Fitting Pieces for Biosensors
LEIPZIG, Germany, April 8, 2009 – A newly-approved project is aiming to develop new nanostructured biosensors to measure harmful substances in water.
Researchers at the Helmholtz Centre for Environmental Research (UFZ) are using aptamers (oligonucleic acid or peptide molecules) as a basis for the biosensors because of their ability to identify and bind to target molecules with great precision.
The term aptamer means "fitting pieces" (from the Latin word aptus, meaning to fit, and the Greek word meros, meaning piece). Aptamers consist of nucleic acids and have a three-dimensional structure that enables them to identify and bind certain target molecules. These binding abilities allow for tracing, detecting and measuring certain substances, which means they can be used, for example, in biosensors.
Graphical model of the ethanolamine binding aptamer. The small ethanolamine molecule will be bound to a G-rich sequence region of the aptamer, which is able to form a quadruplex structure. (Image: Ronny Jesse)
Biosensors are a simple, quick, low-cost way of taking measurements. At the heart of all biosensors there is a biologically active component. This bioreceptor has the ability to interact with its target substance, producing a signal in the process. Signal transducers in the sensor make the signal measurable and visible. Once measurement has taken place, the biosensor is returned to its original state. In other words, it can be regenerated.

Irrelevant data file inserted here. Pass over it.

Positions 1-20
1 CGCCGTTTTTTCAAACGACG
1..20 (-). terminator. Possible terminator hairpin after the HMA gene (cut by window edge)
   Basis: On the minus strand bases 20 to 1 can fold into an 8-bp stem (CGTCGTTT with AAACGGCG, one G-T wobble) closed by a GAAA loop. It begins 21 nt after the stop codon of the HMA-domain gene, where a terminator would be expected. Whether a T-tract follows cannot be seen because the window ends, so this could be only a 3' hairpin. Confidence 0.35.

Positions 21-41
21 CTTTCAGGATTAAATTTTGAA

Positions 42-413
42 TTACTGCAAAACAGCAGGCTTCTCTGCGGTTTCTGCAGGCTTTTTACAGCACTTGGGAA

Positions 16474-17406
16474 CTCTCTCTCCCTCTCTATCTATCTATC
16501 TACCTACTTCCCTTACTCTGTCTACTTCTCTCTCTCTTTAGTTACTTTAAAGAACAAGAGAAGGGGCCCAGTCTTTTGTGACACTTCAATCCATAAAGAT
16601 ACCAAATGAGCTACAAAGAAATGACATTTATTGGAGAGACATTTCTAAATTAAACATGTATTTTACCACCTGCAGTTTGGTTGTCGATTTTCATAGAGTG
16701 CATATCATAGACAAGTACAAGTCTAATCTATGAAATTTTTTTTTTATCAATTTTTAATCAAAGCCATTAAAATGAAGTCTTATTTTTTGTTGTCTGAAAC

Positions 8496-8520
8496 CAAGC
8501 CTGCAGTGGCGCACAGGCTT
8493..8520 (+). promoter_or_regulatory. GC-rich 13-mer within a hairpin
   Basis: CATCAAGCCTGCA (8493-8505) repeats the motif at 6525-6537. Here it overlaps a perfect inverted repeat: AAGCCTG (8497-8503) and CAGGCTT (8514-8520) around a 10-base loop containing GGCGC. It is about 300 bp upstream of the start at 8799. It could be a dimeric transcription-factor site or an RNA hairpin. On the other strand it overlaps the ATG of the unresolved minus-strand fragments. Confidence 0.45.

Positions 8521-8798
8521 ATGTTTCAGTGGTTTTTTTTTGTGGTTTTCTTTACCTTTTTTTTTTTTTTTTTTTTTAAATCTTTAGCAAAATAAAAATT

To design biosensors, scientists need suitable bioreceptors, such as aptamers, that can identify the target substance. The scientists first have to identify the right aptamer for a particular target molecule. Such target molecules can be very complex structures, like whole cells or organisms, or tiny molecules consisting of just a few atoms. Using an in vitro method, researchers search for and select the best binding partners for the target molecule from a huge pool of 10 million x 100 million nucleic acids with different sequences. This evolutionary selection method is called Systematic Evolution of Ligands by EXponential enrichment (Selex), and because it is performed in a ‘test tube’ the use of animals, plants or cell cultures is not required during the process.
Beside ethical benefits, another advantage of this is the possibility of aptamer selection even for toxic substances. Once suitable aptamers for a target molecule have been found by the Selex process and their sequences have been defined, aptamers can be produced very accurately and reliably at any time by chemical synthesis. Accordingly, no biologically induced variations have to be taken into account during synthesis, as they would if natural systems were used.
Biosensor principle: The biological receptor element recognizes the analyte in a complex sample. The receptor is in intimate contact to the transducer to transform the recognition signal into an electrical signal. The connected data processing unit directly generates the measuring value. (Image: Verena Helbig)